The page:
I’ve never liked surprises. It goes back to an early prank my uncle pulled on me during Christmas that scarred my brain and made me loathe practical jokes.
When I heard whispers of a surprise 40th birthday party for me a few years ago I sprang into action. After a few tenuous moments searching the internet I found out that Old Crow Medicine Show was performing Bob Dylan’s Blonde on Blonde in its entirety at the Country Music Hall of Fame in Nashville, on my birthday.
I booked plane tickets, found a place to stay and set three alarms for the minute tickets to the show went on sale, grabbing two a few rows back off stage left for what promised to be a unique showcase of American Music.
The concert did not disappoint, but the real star of our first trip to Music City was Husk. I had read about Husk, seen its chef/owner in a documentary on Netflix, and read as much as I could on the resurgence of Southern cuisine in the weeks leading up to our trip.
Oftentimes when I build up something in my mind it falls short and leaves me disappointed, Husk did not do that. I was my favorite meal of the year and it centered around a piece of catfish that was the most delicate thing to touch my lips until an evening birthday kiss from my soon to be wife sent me sweet dreaming.
We spent a few more days in Nashville and I have always wanted to return, and because my wife is just that awesome, we found ourselves in Nashville last week. Times, as they tend to do, have changed. Since our last visit, I’ve had a few heart attacks, one open heart surgery and one very special baby boy, who joined us for what was his first plane ride at just four months of age.
When talk of where to eat with my wife’s co-workers came up, I did not interject. It was her trip this time, I was tagging along to take care of the little guy, but the first word out of her mouth was “Husk,” and just like that I fell in love with her all over again. Reservations were made and after a day or two getting used to Music City all over again we met the crew in our hotel's lobby one night and headed out.
While walking to Husk my excitement was measured. I was hopeful that they could come up with something for a vegan, but even if they could not I was not willing to let that spoil bringing my wife, her co-workers, and my son to my version of a temple.
Everything about Husk speaks to me. From the historic brick house that surrounds its culinary wizardry to the old school front porch; to the daring color choices that grace the walls in the dining room, to me it will always live at the intersection of southern tradition and modern mindfulness.
Oh, and the food is amazing. I’m often asked how a hardcore vegan rationalizes eating at places that serve meat and I’ve never been truly happy with the answers I have given, so I will give it another try.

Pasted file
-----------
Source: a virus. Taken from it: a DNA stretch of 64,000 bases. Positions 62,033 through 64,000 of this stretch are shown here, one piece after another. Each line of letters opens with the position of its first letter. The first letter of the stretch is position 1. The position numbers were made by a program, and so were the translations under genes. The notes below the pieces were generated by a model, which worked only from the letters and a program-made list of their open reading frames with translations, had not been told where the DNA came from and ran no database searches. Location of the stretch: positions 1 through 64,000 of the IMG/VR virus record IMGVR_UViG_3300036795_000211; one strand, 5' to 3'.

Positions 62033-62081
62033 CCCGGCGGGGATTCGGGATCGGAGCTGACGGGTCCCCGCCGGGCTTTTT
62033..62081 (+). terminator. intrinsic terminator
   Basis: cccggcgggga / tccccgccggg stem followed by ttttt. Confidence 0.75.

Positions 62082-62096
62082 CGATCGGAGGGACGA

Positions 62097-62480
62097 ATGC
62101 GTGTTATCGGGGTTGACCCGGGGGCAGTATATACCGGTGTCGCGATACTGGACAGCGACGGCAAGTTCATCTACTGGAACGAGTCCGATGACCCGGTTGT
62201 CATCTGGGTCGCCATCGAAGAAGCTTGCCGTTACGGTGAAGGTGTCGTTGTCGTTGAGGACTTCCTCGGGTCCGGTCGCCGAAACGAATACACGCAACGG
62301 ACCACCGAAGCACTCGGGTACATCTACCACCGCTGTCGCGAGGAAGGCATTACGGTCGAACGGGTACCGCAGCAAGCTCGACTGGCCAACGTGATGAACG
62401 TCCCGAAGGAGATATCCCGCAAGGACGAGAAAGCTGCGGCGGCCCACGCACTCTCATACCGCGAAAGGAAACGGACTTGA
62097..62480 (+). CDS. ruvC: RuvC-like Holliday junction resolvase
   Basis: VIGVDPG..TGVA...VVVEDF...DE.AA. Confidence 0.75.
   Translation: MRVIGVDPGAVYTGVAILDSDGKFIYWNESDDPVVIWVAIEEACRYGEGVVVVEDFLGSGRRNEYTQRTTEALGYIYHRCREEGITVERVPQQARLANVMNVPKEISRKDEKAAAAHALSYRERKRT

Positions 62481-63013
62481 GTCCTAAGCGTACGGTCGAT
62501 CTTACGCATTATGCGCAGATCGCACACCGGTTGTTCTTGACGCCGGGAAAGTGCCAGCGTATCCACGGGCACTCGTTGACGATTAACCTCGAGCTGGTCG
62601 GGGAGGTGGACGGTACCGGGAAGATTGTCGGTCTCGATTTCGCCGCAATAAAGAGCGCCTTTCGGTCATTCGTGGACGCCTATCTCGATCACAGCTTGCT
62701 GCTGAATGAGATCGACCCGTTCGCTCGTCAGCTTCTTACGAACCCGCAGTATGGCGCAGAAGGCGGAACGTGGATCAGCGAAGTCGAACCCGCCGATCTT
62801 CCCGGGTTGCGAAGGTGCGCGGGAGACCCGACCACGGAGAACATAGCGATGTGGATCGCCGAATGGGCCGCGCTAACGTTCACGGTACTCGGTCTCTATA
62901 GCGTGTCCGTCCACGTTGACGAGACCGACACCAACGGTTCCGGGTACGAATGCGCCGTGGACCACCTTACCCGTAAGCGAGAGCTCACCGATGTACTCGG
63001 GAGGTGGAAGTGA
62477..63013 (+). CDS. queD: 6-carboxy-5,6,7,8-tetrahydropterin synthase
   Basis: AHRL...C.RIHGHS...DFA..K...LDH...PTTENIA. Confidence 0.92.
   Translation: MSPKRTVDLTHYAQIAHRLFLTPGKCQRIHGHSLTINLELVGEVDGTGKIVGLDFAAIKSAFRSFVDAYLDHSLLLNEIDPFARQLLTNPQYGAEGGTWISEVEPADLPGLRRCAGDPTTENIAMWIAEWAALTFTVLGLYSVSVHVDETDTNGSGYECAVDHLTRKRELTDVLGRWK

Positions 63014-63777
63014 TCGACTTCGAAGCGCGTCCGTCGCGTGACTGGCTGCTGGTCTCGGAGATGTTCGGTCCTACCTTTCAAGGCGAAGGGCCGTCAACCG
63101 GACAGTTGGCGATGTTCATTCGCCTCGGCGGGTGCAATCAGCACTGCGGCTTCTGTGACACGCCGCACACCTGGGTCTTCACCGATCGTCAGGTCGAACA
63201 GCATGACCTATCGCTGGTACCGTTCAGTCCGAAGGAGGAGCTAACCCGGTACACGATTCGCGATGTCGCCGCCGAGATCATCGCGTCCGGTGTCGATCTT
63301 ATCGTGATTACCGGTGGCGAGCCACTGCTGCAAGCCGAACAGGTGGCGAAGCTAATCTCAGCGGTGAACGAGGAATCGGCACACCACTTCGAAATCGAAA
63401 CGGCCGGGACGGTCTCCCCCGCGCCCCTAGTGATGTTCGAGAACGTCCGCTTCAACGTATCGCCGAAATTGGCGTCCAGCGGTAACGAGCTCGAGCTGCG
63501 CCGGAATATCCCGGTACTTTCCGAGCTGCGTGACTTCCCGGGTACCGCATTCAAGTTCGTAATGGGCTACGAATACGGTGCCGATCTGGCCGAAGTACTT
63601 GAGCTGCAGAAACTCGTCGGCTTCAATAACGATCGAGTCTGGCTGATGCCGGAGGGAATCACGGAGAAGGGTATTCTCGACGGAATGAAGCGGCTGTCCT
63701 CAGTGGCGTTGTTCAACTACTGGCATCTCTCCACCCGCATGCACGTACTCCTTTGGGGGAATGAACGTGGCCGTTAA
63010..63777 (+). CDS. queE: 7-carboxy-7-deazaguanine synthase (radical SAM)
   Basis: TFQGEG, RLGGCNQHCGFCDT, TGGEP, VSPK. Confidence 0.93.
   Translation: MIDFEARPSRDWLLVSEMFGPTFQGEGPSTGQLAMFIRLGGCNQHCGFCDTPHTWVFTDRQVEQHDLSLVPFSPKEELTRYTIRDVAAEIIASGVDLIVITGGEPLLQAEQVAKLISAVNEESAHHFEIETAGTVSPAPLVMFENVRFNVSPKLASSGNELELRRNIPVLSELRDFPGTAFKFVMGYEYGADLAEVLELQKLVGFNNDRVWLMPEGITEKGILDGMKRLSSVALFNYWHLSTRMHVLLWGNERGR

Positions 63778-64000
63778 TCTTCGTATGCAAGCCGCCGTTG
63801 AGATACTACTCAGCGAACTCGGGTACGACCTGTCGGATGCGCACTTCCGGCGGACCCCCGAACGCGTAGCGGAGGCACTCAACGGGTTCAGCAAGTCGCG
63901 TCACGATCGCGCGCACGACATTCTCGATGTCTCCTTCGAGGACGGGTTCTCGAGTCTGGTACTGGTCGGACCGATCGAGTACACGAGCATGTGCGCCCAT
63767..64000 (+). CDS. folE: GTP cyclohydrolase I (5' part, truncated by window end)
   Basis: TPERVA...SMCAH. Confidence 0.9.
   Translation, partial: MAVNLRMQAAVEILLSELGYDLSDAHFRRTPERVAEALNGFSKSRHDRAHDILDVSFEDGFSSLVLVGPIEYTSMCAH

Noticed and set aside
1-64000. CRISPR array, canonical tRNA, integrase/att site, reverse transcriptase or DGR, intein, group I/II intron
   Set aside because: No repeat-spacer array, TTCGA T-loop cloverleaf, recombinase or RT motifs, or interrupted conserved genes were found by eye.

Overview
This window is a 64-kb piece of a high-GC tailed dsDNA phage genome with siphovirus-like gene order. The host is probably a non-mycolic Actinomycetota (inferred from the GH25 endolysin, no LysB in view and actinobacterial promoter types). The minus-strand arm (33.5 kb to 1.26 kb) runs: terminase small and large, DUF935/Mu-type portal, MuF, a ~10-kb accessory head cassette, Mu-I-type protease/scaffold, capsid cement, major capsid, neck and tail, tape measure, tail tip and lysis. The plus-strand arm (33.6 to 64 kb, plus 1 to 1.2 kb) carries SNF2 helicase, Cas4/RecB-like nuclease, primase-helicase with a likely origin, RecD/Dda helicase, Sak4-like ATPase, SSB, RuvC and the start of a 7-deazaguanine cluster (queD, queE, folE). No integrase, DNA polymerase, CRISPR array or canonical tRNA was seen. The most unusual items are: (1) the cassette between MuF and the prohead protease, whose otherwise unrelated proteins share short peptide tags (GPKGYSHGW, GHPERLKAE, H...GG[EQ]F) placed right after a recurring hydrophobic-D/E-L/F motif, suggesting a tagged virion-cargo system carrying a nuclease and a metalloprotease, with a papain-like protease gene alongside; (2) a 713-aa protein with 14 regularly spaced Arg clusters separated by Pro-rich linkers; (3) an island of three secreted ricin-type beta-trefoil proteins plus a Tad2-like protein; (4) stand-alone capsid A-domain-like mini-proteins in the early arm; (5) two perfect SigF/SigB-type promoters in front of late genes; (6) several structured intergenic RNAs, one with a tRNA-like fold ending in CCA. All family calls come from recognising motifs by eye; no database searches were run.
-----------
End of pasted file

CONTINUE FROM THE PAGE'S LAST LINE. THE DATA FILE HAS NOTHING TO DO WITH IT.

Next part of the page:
I’m never going to tell a grown up what they can or can not eat. I will answer questions about what certain foods can do for your body and tell anyone who is interested just how great I feel consuming an entirely whole food plant based diet. But what I will not to do is preach. Be honest with yourself, with how you feel after your meals, and be open to trying new things. That is all I ask. I will never preach, all the preachers I have ever met are either full of shit or trying to sell you something, the really good ones do both at the same time.
Just because something bad happens, that doesn’t mean you need to give up on enjoying some of your favorite things. If you are open and honest, amazing things happen. You have new experiences and that leads to new favorite things. In my case I enjoy breathing way way more than chicken flesh. When you stare death in the face, having to try all the craft beers under one roof doesn’t seem to matter nearly as much as the desire to forego sweating during dinner. Weird, I know.
I knew I had one chance, the Plate of Southern Vegetables, as long as we could agree that is wouldn’t be prepared with butter or any animal fat. The Husk staff once again delivered, only this time is was a glorious cavalcade of plant food surrounding their vegan version of grits. Everything was amazing and it proved once again, that eating the way I do never has to sacrifice flavor, nourishment and delight.
Walking back to our hotel it struck me just how different things really were. Our little son pressed against my chest, both my heart and belly full of things that bring me energy, instead of things that eat away at my spirit and arteries.
It’s not so much that I’m a different person, but the lense that I view things is vastly different; and that has made all the difference. Changing the way you look at your favorite things is one of the most daunting challenges one faces when greeted b the grim reaper. The definition of insanity aside, the reality is our favorites things should sustain us, not drain us.